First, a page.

Covid passports are set to be trialled at sports events under Government plans to ramp up attendances in time for Euro 2020 and the great summer of sport.
Sportsmail understands that officials are working on a ‘covid certification’ scheme, which will be used in the second phase of test events due to start at the end of May or early June.
It will record whether a person has had a vaccine, the result of an antibody test to prove immunity, or the result of a covid test to show they do not have the virus.
Sports bodies, including the Football Association and England and Wales Cricket Board, said earlier this month that achieving capacity crowds by the end of June was ‘credible’, if covid passports were tested and introduced at sporting events.
Covid passports raise the prospect of full houses for sports events after June 21
The inclusion of passports in the second phase of test events raises the exciting prospect of full houses later this summer.
England compete in football at the Euros, take on Sri Lanka, Pakistan and India in the cricket, Silverstone will host a Formula One Grand Prix and not to mention Wimbledon, The Open Golf and Betfred Rugby League Challenge Cup Final.
The covid vaccination pilot scheme will begin after work on an updated NHS Covid app, that will show a person’s coronavirus status.
And passports should secure full stadiums for the beginning of the next Premier League, EFL and rugby seasons, provided the virus remains firmly under control.
Major sporting bodies, including the football, both rugby codes, motorsport, cricket and tennis wrote to Prime Minister Boris Johnson and opposition party leaders on April 8, urging them to urgently agree to testing covid passports in order to return capacity crowds this summer.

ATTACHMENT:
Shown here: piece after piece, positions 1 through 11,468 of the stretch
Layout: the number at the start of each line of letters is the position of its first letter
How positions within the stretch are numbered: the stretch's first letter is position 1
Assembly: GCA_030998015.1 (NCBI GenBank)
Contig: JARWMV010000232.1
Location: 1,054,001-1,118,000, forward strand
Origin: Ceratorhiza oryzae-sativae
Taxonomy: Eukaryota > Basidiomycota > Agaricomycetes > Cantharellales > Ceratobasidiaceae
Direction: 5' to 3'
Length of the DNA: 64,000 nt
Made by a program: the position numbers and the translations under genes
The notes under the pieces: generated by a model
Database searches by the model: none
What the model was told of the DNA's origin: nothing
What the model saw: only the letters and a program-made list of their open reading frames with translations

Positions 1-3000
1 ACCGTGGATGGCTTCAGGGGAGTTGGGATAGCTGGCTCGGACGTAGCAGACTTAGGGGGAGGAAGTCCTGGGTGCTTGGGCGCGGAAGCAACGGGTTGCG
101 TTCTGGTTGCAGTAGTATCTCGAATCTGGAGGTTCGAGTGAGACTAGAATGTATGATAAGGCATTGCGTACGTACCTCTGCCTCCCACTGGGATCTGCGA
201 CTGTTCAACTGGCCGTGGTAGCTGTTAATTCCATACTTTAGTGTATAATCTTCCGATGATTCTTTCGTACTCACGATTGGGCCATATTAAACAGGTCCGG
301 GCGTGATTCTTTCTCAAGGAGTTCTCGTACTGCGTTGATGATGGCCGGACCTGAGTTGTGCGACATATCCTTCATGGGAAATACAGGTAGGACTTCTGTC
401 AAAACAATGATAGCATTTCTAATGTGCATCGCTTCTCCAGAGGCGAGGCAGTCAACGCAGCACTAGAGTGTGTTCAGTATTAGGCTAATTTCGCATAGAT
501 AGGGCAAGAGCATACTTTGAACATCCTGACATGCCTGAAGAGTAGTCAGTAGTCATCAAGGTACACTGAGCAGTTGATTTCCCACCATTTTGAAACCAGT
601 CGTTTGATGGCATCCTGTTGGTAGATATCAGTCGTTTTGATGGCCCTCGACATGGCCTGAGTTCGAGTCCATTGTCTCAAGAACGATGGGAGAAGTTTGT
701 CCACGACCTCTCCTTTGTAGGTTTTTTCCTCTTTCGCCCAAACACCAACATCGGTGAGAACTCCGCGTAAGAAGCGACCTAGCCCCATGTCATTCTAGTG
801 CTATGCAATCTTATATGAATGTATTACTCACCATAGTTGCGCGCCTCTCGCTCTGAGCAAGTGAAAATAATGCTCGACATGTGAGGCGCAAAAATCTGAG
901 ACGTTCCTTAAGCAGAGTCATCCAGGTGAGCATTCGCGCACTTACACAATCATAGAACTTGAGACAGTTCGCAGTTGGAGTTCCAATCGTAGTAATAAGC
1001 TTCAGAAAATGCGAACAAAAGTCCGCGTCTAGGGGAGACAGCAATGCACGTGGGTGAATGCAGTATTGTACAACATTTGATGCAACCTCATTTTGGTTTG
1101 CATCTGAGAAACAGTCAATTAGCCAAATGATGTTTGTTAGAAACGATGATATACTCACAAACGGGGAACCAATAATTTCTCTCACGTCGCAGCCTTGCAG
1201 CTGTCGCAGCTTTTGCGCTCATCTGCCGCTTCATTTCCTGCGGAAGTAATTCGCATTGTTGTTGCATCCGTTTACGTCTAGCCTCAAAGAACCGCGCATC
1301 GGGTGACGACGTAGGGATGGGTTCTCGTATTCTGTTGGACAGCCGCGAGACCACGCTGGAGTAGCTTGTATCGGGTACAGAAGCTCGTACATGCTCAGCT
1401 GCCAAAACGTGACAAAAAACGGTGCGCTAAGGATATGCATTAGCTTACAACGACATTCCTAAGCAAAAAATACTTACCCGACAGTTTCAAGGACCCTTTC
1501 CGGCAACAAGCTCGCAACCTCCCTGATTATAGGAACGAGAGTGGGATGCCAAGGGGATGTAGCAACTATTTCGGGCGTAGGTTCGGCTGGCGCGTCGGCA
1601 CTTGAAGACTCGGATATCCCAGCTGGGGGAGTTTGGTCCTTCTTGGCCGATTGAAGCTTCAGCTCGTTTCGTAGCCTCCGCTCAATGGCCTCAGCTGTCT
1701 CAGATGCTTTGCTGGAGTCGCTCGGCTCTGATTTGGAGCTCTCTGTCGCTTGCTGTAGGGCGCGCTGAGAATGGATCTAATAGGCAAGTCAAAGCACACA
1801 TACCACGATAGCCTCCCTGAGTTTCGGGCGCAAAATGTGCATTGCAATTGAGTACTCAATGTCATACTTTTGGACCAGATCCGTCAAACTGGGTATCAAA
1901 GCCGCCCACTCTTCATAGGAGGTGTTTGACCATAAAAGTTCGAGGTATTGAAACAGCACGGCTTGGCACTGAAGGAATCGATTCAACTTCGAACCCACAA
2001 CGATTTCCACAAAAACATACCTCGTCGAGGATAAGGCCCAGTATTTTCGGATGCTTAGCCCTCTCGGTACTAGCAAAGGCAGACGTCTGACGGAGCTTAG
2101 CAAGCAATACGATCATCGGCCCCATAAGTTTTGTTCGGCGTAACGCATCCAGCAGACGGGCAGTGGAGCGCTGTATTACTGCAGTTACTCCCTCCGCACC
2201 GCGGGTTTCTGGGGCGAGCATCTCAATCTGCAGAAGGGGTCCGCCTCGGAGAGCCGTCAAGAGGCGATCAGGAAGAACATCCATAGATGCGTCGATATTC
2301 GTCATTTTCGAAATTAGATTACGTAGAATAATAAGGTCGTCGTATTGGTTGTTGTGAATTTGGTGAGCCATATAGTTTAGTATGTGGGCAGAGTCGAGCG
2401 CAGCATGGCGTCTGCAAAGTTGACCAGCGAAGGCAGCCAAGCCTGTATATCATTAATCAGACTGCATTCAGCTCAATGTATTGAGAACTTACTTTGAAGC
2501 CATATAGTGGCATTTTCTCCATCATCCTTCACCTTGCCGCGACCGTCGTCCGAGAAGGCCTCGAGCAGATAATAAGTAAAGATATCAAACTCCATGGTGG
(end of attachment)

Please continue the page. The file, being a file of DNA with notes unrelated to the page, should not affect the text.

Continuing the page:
Their letter was titled: ‘Sports support Covid certification (testing and vaccination) review as a credible option to enable full venues from 21 June onwards.’
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And it stated: ‘Looking ahead to June 21, we support the Government’s ambition to secure the full return of fans, without restrictions if possible.
‘Of necessity, this will depend upon the Government agreeing that it is safe to lessen or drop social distancing requirements.’
It added: ‘We know that our stadia can only be fully filled with an assurance process.
‘This process must ensure that everyone can access stadia and must include arrangements that would verify a negative Covid test or an antibody test or vaccination certification.’
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LIMITS FROM MAY 17
Under the government’s roadmap out of lockdown, increasing numbers of spectators are allowed at events, provided infection rates, hospitalisations and deaths from Covid remain low, and vaccination rates high.
From May 17, indoor venues will be allowed to admit up to a maximum of 1,000 spectators, or half their capacity if that figure is lower.
For outdoor events, there will be a maximum of 4,000 fans allowed, or half a venue’s capacity (whichever figure is lower).
However, at the biggest stadiums, with a capacity above 16,000, such as Wembley and Premier League football grounds, a maximum of 10,000 fans will be allowed, or a quarter of capacity (whichever figure is lower).
From June 21, it is hoped all social distancing requirements can be lifted.
Prime Minister Johnson is desperate to see stadiums back to full capacity and despite opposition to the scheme, covid passports are increasingly seen in government as the only way to achieve that in the near future.
At a Number 10 press briefing on Tuesday, Johnson said that covid passports could be used in ‘tough to open’ sectors such as theatres, sports stadiums and nightclubs,
‘What we are looking at – what I think any responsible government would look at – is how we use people’s Covid status to open up those things that are very tough, and did prove very tough to open last year,’ he said.
On Monday, the Department of Health published adverts for jobs on a possible Covid certification scheme, with applicants asked to be ready to start by May 4.
The Prime Minister has set out a roadmap to return spectators to events. Up to 10,000 fans, or 25 per cent of stadium capacity, whichever is lower, will be allowed from May 17.
Johnson has said that he wants full houses from June 21, subject to the outcome of test events and as long as the spread of covid is under control, vaccinations are progressing well, there is limited amount of serious illness and new variants are not spreading.
Phase one of the events research programme, which began last weekend at the FA Cup semi-final between Leicester City and Southampton at Wembley and the World Snooker Championships in Sheffield, is based on social distancing and testing spectators for coronavirus.